Light on Sleep, Heavy on Snacks?

Study: Snacking Spikes When People Skimp on Sleep

From the WebMD Archives

Jan. 9, 2009 -- If you're looking for a way to cut down on snacking, you might want to get more sleep.

That's according to a new study of 11 adults whose sleep and eating patterns were studied at the University of Chicago's sleep research lab.

Participants spent two weeks getting only 5 1/2 hours of sleep a night. At least three months later, they went back to the sleep lab and spent two weeks sleeping for 8 1/2 hours per night.

Throughout that time, participants were provided meals and they had unlimited access to snacks. The researchers -- who included Arlet Nedeltcheva, MD, of the University of Chicago -- monitored what participants ate, down to the nibble.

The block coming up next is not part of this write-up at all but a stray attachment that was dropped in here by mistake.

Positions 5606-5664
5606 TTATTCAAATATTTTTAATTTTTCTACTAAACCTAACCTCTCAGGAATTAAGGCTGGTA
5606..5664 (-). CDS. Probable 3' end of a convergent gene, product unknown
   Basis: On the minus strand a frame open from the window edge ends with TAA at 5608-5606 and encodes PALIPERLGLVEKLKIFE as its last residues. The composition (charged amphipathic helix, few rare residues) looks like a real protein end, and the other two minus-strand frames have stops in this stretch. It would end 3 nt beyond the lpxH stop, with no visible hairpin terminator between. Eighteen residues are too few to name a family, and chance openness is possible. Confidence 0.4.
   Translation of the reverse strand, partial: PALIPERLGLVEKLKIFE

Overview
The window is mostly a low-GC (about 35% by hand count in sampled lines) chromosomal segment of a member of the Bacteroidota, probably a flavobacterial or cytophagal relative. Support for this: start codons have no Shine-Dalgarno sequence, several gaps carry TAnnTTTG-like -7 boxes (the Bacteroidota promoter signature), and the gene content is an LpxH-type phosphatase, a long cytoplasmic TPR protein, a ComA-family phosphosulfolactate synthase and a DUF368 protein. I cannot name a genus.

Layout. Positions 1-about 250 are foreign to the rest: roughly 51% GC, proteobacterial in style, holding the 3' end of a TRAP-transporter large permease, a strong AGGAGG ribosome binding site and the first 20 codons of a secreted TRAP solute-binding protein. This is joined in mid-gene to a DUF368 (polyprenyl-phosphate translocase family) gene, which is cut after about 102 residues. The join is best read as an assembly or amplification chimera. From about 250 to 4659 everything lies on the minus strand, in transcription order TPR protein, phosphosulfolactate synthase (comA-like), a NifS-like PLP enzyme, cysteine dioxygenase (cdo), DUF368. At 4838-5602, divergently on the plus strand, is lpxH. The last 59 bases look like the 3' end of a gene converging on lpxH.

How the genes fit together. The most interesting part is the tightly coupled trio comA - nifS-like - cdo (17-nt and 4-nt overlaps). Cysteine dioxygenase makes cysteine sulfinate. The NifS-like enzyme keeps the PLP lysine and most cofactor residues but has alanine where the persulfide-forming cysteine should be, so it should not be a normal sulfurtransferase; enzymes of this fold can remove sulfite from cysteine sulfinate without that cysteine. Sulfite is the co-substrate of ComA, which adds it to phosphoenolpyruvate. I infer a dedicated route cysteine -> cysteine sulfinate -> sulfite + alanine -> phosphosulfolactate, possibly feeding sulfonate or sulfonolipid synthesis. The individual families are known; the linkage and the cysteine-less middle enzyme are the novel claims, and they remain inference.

Participants averaged 220 extra calories from snacks -- mainly carbohydrates eaten at night -- on the days after sleeping only 5 1/2 hours, compared to after sleeping 8 1/2 hours.

Participants weren't especially active during their extra hours of time awake. So their extra snacking when they had little sleep created a bloated calorie tab, setting them up for weight gain.

Nedeltcheva's study appears in January's edition of The American Journal of Clinical Nutrition.

(For more on the surprising reasons for weight gain, see WebMD's Weight Gain Shockers Slideshow.)

WebMD Health News Reviewed by Louise Chang, MD on January 09, 2009



Nedeltcheva, A. The American Journal of Clinical Nutrition, January 2009; vol 89: pp 126-133.

© 2009 WebMD, LLC. All rights reserved.

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